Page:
Are you thinking of getting a dog? Choosing to bring a new dog into your life is a major decision and it should be treated as such. Bringing a dog into a
family should never be a snap decision and being sure you are ready for a dog
before you start the process is important. Is everyone in the family ready? Are
the kids old enough to be gentle, take on some responsibility for care and
feeding a dog? Call a family meeting and discuss it.
If you have decided that it is the right time, Congratulations!
Now, it is time to figure out what type of dog is right for you. There are several factors to consider before choosing a dog. Most importantly, examine your current lifestyle and consider what adjustments you
are willing to make for a dog. Look at the needs of your family – especially if
you have children or other pets. Think about the ideal size, energy level and
age of your new dog. Then, determine where to get your new dog. Just remember
that getting a dog requires a firm commitment to responsible dog ownership.
Here are some tips to help you choose the best dog for you and your family.
What Size Dog?
You may think that you always wanted a little lap dog that you can carry
around. But if you have an active lifestyle and an active family, that might
not be the best choice. If you live in the city in a small apartment, however,
this might be an excellent choice.
Remember that small dogs tend to be more delicate and vulnerable. Being stepped on or mishandled can cause serious injury. Small children and small dogs sometimes do not mix. Also, little dogs can be much
more sensitive to colder temperatures, so be ready to help keep them warm.
Don’t forget that small dogs will need obedience training, too! Some little
dogs can develop “tough dog” attitudes, seeming to compensate for their small
size by barking or biting. Be sure you are prepared for this possibility.
You might have your heart set on a large or giant dog breed but keep in mind that a large dog may need more exercise and more room to run and very large dogs need a bit more space to just move around. Big, happy dogs
with long, whip-like tails need "wagging space" to avoid tail injury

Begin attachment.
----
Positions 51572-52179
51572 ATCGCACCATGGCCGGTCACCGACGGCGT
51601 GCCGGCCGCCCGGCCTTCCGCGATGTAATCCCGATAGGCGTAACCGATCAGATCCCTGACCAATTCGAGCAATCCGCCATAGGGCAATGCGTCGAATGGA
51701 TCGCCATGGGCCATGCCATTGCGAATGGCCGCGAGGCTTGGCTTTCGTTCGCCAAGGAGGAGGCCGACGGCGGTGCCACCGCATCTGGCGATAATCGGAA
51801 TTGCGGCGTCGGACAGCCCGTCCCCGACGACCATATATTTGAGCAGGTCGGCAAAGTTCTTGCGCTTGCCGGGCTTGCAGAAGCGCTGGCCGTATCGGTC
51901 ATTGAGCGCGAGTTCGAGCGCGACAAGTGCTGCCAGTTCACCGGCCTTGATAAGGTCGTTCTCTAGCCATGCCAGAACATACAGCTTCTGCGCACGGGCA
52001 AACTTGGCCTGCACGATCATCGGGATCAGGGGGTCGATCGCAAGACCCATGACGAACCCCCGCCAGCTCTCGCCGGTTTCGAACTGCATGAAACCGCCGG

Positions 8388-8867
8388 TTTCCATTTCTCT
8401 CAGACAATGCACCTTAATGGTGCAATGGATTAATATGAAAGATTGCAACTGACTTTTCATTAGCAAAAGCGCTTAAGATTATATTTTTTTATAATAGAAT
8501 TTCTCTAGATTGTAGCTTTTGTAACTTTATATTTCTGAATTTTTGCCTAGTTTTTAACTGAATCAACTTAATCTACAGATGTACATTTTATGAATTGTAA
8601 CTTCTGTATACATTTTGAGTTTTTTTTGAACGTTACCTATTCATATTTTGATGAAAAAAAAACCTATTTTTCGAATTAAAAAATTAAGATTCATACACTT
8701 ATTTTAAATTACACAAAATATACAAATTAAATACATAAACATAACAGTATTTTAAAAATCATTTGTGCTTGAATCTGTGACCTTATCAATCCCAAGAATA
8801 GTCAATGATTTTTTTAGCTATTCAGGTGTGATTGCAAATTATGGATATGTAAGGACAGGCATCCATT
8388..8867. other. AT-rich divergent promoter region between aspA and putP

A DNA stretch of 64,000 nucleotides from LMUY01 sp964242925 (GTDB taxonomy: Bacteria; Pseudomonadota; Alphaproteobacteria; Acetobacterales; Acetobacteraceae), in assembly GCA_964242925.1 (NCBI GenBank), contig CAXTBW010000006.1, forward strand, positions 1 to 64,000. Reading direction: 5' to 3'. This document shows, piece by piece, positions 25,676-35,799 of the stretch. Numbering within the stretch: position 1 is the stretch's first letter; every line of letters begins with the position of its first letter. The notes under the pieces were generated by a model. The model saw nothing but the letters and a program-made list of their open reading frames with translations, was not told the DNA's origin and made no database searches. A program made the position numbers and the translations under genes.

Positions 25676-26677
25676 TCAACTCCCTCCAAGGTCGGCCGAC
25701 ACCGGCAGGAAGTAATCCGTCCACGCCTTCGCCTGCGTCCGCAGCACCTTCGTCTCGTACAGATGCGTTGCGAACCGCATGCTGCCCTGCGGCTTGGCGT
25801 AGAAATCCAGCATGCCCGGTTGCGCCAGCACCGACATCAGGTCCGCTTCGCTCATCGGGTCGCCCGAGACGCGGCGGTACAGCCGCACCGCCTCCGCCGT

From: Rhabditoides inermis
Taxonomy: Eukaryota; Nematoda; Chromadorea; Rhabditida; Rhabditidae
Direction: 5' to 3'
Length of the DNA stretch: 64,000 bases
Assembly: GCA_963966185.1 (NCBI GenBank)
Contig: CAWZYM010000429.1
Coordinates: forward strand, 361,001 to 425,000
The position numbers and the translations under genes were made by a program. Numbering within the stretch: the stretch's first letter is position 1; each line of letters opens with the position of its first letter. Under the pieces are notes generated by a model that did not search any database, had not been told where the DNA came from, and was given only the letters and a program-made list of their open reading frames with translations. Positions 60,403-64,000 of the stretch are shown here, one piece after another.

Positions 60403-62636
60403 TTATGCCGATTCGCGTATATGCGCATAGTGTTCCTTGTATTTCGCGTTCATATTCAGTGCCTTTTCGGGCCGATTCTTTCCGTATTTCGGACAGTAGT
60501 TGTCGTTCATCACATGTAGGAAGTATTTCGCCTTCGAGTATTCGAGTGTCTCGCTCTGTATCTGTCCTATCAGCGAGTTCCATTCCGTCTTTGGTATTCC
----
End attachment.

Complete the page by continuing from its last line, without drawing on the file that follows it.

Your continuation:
or damage to household objects. Another consideration is expense: the larger
the dog, the more expensive things like dog food, dog supplies, grooming and
medical treatments become. Training is also a key factor here. If you get a
large or giant breed puppy that is allowed to act like a lap dog when young, he
will grow up to walk all over you – literally!
If you cannot decide, then perhaps a medium sized dog is a good choice. But
what ever your choice, you might spend some time at a dog park, shelter or
other place where there are a lot of dogs and talk to other’s and meet
different sized dogs. Let the kids come, too. This might be a great way to see
how the children will interact with dogs. You might be surprised that what you
thought you wanted was different.
You probably already know that some dogs have more energy than others. A dog’s
activity level is often determined by breed, but it does not mean you can rely
on breed alone to determine how energetic your dog could become. Every dog
needs routine exercise, regardless of breed or size, so make sure you can to
provide this. If you know you can not commit to more than one or two casual
walks per day, then you will probably be better off with a lower energy dog,
such as a Basset Hound. If you are looking for a dog that can be a jogging
partner, you might consider a breed like a Lab or Border Collie.
Be willing to adjust the amount of exercise and attention you give your dog if
necessary. A dog that is barking constantly, digging up your yard, destroying your
home, or acting out in some other way is most likely in need of extra